Jerald S. Auerbach: Remembering the Hebron Massacre





[Mr. Auerbach, a professor of history at Wellesley College, is the author of "Hebron Jews: Memory and Conflict in the Land of Israel," published in July by Roman & Littlefield.]

No theme is more deeply embedded in Jewish history than exile and return. The biblical exodus from Egypt to the promised land, the return from Babylonian exile, and, most recently, the establishment of the state of Israel all affirmed the enduring determination of the Jewish people to return to their homeland.

Ye t another wrenching exile and return, now rarely remembered, occurred 80 years ago this week. On Aug. 23-24, 1929, the Jewish community of Hebron was exiled following a horrific pogrom. The tragedy is known as Tarpat, an acronym for its date in the Hebrew calendar.

Until 1929, Jews had lived in Hebron for three millennia. There, according to Jewish tradition, Abraham purchased the cave of Machpelah to bury Sarah. It was the first parcel of land owned by the Jewish people in their promised land. Ever since, religious Jews revered Hebron as the burial site of their matriarchs and patriarchs. Conquered, massacred and expelled over the centuries, Jews always returned to this sacred place.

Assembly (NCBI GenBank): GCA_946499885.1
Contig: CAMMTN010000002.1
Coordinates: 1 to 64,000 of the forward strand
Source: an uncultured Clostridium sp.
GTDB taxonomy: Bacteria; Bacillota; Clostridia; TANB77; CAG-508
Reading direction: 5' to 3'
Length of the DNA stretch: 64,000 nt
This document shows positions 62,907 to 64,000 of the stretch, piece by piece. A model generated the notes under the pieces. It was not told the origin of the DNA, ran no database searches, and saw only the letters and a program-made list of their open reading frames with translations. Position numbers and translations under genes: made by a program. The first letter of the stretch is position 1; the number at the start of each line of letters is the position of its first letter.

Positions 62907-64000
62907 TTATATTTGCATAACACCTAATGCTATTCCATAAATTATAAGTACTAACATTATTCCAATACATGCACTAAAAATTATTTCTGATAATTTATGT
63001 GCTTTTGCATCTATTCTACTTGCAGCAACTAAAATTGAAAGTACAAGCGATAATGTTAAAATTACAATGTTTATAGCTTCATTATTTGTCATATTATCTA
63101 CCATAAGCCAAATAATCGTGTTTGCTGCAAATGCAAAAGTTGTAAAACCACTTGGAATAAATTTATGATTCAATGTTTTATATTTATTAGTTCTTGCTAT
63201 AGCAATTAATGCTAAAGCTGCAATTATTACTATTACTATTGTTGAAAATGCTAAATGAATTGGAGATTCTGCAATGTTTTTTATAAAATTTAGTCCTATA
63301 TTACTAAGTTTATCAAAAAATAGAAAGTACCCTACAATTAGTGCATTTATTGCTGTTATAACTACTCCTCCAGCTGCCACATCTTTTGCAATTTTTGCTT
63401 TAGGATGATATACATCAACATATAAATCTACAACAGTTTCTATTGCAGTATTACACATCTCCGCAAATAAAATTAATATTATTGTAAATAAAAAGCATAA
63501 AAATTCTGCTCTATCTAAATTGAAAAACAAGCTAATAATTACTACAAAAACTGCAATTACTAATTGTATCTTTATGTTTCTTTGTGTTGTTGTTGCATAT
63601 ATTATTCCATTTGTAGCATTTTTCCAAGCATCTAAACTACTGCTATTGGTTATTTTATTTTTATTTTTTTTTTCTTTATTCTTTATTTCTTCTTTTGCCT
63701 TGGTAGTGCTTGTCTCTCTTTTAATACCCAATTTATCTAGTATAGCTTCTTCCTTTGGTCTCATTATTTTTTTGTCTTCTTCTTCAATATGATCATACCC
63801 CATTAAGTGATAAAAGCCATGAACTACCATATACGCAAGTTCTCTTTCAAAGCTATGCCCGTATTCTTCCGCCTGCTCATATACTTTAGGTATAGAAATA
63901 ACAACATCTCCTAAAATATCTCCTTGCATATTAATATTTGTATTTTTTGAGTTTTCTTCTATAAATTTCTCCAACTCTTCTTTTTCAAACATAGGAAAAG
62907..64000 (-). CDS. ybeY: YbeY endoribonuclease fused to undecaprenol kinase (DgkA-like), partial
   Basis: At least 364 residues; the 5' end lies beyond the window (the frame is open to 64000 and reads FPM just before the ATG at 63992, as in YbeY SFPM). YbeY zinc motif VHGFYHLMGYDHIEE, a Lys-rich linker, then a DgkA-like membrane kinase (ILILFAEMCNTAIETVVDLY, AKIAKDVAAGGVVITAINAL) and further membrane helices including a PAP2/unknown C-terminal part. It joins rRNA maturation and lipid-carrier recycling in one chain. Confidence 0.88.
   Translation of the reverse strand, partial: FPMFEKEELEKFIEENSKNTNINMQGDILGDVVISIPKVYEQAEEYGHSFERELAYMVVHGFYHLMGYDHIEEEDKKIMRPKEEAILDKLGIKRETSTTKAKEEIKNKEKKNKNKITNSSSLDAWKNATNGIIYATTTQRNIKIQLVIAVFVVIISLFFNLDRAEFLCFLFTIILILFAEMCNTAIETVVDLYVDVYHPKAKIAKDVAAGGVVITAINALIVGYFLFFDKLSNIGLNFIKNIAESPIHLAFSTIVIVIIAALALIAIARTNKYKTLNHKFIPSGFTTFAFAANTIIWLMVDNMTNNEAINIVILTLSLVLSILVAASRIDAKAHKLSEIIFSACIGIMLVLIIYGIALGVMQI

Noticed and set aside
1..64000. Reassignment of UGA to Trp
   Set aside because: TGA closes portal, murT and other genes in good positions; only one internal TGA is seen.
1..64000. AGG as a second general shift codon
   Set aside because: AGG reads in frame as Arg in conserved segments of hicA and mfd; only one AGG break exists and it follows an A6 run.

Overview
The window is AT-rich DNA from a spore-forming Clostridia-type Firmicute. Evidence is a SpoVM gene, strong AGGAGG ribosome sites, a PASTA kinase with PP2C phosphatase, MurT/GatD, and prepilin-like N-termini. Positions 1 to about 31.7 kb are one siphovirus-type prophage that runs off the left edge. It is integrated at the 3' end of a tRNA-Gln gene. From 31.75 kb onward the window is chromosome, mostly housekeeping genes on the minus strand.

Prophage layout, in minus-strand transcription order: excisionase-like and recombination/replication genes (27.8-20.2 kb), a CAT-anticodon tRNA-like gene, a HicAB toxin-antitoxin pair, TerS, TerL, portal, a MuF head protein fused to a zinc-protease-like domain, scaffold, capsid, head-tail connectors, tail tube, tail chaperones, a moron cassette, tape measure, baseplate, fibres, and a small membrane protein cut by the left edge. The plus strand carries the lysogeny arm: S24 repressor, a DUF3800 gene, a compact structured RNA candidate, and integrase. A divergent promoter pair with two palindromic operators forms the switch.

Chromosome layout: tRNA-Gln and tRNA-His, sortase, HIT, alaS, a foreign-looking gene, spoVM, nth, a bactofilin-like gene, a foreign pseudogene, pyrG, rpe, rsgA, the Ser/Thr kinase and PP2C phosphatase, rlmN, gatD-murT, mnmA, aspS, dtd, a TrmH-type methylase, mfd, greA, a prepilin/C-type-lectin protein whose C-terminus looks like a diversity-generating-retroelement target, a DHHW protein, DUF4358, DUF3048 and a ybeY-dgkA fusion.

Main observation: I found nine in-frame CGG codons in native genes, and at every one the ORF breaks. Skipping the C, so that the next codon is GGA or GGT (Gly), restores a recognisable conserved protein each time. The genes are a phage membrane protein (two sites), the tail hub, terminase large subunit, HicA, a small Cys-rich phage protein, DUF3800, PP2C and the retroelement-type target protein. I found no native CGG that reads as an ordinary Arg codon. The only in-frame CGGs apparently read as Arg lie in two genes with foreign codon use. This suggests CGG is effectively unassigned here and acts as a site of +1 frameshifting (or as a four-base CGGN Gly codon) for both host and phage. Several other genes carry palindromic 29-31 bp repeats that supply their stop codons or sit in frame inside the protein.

After 1267, under Muslim rule, no Jews were permitted to pray inside the magnificent enclosure, built by King Herod in the 1st century, that still surrounds the burial caves. But following the expulsion of Jews from Spain at the end of the 15th century, a small group of religious Jews rebuilt a community of study and prayer in Hebron.

In August 1929, that community was suddenly and brutally attacked. Incited by the Grand Mufti of Jerusalem—who claimed that Jews were endangering Muslim holy sites on the Temple Mount in Jerusalem—Arab rioters swept through Palestine. In Hebron, the carnage was horrendous.

It began on Friday afternoon when Arabs attacked Jews with clubs and murdered a yeshiva student. The next morning, joined by local villagers, Arabs swarmed through Hebron screaming "Kill the Jews." They broke into the home of Eliezer Dan Slonim, where many Jews had gathered for safety. There they wielded knives and axes to murder 22 innocents. In the Anglo-Palestine Bank, where 23 corpses were discovered, blood covered the tile floor. That day, three children under the age of five were murdered. Teenage girls, their mothers and grandmothers were raped and killed. Rabbis and their students were castrated before they were slain. A surviving yeshiva student recounted that he "had seen greater horrors than Dante in hell."...


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